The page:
to signal to us that the problems have nothing to do with the military
contents of the appropriations bill.”

Poor planning

Official confirmation is slowly emerging about the poor planning by
NATO in
its bombing campaign against Kosovo. Belgian Air Force Lt. Col. Jos
Vanschoenwinkel revealed that NATO only prepared for a two-day bombing
campaign and had to scramble when it failed.

The colonel was the only non-U.S. officer working inside NATO’s Air
Tasking Order Coordination and Execution office, known as ACE, at
Vicenza, Italy. His inside account appeared in the Lockheed Martin
in-house newsletter, “Code One.”

“The reason we attacked only at night was the result of a combination
of factors,” Vanschoenwinkel stated.

“We had an initial plan that covered only two days. Because of that,
we had only 250 aircraft in the theater,” he continued.

“We also identified only a limited set of targets for those initial
attacks. Those targets had to be approved through political cycles. We
were a bit stuck. We had more political limitations early on. For
example, we could attack airfields, but we could not bomb runways. We
wanted to teach the Serbs a lesson. We were asked to drop bombs, but not
to do too much damage. We avoided costly and long-term damage.”

He said the NATO attacks “did not start with clearly defined
objectives of
destroying Serbia’s war potential. The beginning was more like a
punitive expedition. In the beginning, we were not even flying
reconnaissance missions.
Our first sets of targets were out of a database of fixed targets.
Fielded forces in Kosovo were not targets in the first four or five
weeks. So they could dig in.”

The limited strategy failed and NATO was forced to bring in hundreds
more
aircraft and expand the bombing campaign, he said.

Vieques, politicized

The National Education Association, the country’s largest teachers
union and a reliable Democratic Party ally, has entered the fray over
the live-bombing range on Puerto Rico’s Vieques Island.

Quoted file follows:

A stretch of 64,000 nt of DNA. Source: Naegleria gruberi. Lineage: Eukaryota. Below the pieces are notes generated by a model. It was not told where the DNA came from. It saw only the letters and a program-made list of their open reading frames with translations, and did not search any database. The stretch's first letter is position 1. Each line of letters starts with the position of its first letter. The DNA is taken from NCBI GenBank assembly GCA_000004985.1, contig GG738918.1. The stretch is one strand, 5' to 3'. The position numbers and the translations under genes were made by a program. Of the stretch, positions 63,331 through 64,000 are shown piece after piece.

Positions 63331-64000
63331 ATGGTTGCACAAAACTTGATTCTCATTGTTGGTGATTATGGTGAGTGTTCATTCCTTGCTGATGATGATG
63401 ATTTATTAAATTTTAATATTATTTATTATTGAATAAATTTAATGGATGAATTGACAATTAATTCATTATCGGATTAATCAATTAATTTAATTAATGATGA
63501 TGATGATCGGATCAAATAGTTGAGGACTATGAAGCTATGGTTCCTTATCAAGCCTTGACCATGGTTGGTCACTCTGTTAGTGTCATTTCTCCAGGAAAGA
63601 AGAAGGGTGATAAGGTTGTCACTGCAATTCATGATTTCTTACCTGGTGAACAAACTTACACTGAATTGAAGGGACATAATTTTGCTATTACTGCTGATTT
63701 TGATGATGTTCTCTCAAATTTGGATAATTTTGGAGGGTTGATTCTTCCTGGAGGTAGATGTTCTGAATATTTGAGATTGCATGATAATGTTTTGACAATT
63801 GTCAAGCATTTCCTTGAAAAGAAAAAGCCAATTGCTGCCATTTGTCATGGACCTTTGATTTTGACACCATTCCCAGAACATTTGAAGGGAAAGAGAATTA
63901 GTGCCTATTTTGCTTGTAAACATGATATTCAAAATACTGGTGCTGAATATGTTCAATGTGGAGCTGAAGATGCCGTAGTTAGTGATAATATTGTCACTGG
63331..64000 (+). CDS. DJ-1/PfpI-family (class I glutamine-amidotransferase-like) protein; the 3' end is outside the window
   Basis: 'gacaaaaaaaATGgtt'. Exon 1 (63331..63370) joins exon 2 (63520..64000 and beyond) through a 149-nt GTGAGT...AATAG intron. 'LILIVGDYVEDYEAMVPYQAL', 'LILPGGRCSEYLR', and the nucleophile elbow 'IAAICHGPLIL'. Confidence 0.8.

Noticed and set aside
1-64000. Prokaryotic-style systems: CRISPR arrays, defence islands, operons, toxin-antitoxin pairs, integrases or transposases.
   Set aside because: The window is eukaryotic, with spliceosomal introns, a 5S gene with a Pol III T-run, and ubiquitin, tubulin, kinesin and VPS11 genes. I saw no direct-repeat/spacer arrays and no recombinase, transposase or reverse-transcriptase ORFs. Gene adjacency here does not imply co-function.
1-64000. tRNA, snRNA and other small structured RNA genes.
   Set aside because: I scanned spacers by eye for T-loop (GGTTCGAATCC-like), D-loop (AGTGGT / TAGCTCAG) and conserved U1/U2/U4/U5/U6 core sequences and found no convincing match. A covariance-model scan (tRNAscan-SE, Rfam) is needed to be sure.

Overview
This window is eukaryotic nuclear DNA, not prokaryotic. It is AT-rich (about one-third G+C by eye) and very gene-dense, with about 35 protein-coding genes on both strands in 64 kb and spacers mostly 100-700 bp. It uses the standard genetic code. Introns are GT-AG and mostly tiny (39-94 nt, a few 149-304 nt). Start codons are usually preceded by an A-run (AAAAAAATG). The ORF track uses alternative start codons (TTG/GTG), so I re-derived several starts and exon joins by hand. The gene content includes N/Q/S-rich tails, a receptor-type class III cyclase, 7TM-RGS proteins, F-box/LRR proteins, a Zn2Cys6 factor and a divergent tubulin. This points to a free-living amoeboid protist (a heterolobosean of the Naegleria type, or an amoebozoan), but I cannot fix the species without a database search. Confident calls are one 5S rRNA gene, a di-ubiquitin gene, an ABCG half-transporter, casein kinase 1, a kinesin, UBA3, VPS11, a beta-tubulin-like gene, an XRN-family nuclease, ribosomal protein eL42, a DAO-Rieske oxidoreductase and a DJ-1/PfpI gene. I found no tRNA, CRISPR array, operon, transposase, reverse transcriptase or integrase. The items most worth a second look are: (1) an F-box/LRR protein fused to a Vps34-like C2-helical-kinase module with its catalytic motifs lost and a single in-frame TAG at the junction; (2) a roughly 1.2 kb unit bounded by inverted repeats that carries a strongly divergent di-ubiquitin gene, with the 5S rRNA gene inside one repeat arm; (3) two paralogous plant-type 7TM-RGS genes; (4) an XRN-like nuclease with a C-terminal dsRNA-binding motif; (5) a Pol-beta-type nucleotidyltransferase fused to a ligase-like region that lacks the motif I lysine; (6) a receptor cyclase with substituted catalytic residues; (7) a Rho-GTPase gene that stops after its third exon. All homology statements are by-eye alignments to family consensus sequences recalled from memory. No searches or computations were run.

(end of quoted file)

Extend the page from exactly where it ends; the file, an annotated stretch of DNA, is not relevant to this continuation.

Republicans suspect President Clinton’s decision to suspend training
at Vieques, coupled with his pardon of Puerto Rican terrorists, is a raw
attempt
to woo Hispanic voters.

Now, the NEA is circulating letters on Capitol Hill backing Clinton.

“On behalf of the National Education Association’s 2.4 million
members, we would like to urge your immediate attention to the threat
posed to thousands of innocent civilians by the United States Navy
exercises in Vieques, Puerto Rico,” the letter states. “Many NEA
members in Puerto Rico have dedicated themselves to addressing this
critical issue.”

The NEA letter went on to blame the 50-year-old range — which the
Navy and
Marine Corps say is essential to train troops deploying for possible war
– for
a host of social, economic and health problems.

“A special committee appointed by Puerto Rico Gov. Pedro Rossello has

endorsed a petition asking the Navy to suspend training activities in
Vieques,” the NEA said. “We urge you to support this petition. …”

An NEA spokesman said the organization got involved after a Puerto
Rican
delegate to its annual convention asked it to, citing the range’s
purported health risks to children.

But Rep. Steve Buyer, R-Ind., chairman of the House Armed Services
subcommittee on military personnel, finds NEA’s Vieques broadside
curious.

“It is interesting that the NEA has the time and resources to devote
to defense issues when, since 1983, 10 million Americans have started
their senior year of high school without the ability to read at even a
basic level,” Buyer said.